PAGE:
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Memorial Day commemorates the men and women who died in military service. At some point in the past couple of decades, however, it has become an all-purpose flag-waving, patriotism-declaring, civilians-in-camouflage holiday. It’s understandable why this is the case. We, as a country, haven’t always done mourning well. I think it’s part of our national cultural DNA that we don’t and it’s not necessarily a bad thing, but it does make days like this difficult.

I feel like the flag-waving and troop-supporting stuff is some sort of subconscious reaction to death. It’s our way of instantly trying to justify those deaths or to explain how they were not in vain, much the same way we might tell someone upon the death of a loved one that they’re in a better place or that they had a full life. Feeling the pain of loss is hard. We want to soften it in any way we can and make our pain serve a larger, better purpose. And so we get today, when Major League Baseball puts its players in camouflage caps and in jerseys with camouflage logos. They’ll sell them too, with proceeds going to good and noble veterans charities. The intent is noble and the ultimate effect of it all is beneficial. But it’s also a little beside the point. Maybe not beside the point as much as mattress sales or big celebratory barbecues which have come to characterize Memorial Day for so many, but still not exactly the purpose of the holiday.

I don’t condemn it. As I wrote last year, the men and women who actually fought and died in wars were hoping that they were, ultimately, making a better and happier world for those they left behind. And they no doubt hoped, among everything else they hoped, that others didn’t have to face what they were facing. They wanted our lives to be happy and our country to be safe and part of a happy and safe country involves 300 million people doing whatever it is they damn please, even if it’s just having barbecues and wearing camo at the ballpark.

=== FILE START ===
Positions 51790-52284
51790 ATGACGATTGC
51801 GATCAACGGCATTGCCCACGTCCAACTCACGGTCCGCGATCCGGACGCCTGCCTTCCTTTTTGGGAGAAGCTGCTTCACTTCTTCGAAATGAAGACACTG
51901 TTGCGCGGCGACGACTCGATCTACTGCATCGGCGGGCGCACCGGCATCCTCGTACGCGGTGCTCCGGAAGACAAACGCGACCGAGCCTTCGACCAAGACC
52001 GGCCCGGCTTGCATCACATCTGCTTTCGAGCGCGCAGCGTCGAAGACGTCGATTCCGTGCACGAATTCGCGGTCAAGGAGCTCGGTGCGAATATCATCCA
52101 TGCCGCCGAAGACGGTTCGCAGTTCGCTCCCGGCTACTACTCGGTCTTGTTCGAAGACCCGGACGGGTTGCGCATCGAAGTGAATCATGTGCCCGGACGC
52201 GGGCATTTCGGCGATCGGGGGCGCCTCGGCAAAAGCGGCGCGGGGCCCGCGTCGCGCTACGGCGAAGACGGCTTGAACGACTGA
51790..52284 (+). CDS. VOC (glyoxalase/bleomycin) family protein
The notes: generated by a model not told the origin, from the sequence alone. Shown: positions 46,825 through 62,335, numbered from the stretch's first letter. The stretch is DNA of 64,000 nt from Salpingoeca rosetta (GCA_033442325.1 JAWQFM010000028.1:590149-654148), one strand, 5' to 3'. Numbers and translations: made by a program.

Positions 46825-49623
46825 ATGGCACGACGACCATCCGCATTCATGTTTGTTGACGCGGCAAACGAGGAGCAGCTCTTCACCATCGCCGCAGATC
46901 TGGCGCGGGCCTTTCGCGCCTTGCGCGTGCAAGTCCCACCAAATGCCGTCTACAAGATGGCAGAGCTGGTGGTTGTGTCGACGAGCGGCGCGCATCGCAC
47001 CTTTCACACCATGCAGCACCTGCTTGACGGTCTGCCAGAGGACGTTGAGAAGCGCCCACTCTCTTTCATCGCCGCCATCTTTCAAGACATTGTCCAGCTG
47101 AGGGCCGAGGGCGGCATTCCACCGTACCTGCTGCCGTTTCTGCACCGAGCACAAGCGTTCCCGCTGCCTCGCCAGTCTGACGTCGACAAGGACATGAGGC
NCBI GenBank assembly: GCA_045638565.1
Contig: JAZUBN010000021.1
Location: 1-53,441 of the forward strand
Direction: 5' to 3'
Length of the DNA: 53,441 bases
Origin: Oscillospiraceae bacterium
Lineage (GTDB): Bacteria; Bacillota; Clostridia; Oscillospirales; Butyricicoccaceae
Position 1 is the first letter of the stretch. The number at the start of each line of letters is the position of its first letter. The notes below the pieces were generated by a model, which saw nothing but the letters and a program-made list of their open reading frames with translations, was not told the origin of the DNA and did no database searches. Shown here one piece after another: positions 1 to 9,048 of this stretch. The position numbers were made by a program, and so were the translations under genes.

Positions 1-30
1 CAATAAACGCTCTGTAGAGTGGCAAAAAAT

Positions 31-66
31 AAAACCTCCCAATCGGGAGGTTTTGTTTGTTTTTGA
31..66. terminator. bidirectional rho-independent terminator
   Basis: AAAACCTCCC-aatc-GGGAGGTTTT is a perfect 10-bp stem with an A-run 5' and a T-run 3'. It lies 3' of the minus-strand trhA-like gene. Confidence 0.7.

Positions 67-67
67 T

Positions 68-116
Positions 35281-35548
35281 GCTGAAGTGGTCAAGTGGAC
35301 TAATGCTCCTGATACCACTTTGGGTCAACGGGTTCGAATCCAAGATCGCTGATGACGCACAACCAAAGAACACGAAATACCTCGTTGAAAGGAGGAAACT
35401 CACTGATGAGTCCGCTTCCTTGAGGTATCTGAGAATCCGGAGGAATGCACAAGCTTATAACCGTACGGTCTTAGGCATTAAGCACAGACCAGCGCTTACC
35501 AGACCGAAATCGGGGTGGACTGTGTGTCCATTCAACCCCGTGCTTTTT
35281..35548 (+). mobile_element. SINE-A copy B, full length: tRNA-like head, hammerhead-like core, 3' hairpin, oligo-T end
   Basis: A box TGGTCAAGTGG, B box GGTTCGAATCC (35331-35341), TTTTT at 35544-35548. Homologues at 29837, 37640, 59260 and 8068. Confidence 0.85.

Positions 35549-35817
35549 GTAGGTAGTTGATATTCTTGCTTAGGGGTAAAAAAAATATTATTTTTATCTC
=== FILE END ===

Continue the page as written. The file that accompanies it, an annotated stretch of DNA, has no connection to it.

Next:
I won’t say have a happy Memorial Day because that seems odd. Have any kind of Memorial Day you want, really, even if it includes barbecuing, drinking beer and wearing a cam ballcap. But as you do, please make sure you take some time to think about those who died in military service. And remember that they didn’t get to have as many days like the one you’re having as they were meant to have. And make at least some effort to offset your happy, patriotic or silly pursuits with some mourning and reflectiveness. It’s OK for that to stand on its own.

The scores:

Red Sox 5, Blue Jays 3
Orioles 6, Indians 4
Yankees 2, Rays 1
Nationals 10, Cardinals 2
Brewers 5, Reds 4
Royals 5, White Sox 4
Cubs 7, Phillies 2
Rangers 6, Pirates 2
Astros 8, Angels 6
Athletics 4, Tigers 2
Twins 5, Mariners 4
Giants 8, Rockies 3
Diamondbacks 6, Padres 3
Marlins 7, Braves 3
Dodgers 4, Mets 2

 

Should Dave Roberts have taken Clayton Kershaw out of Sunday’s game?

NEW YORK, NY - MAY 29:  Clayton Kershaw #22 of the Los Angeles Dodgers delivers a pitch in the first inning against the New York Mets at Citi Field on May 29, 2016 in the Flushing neighborhood of the Queens borough of New York City.  (Photo by Elsa/Getty Images)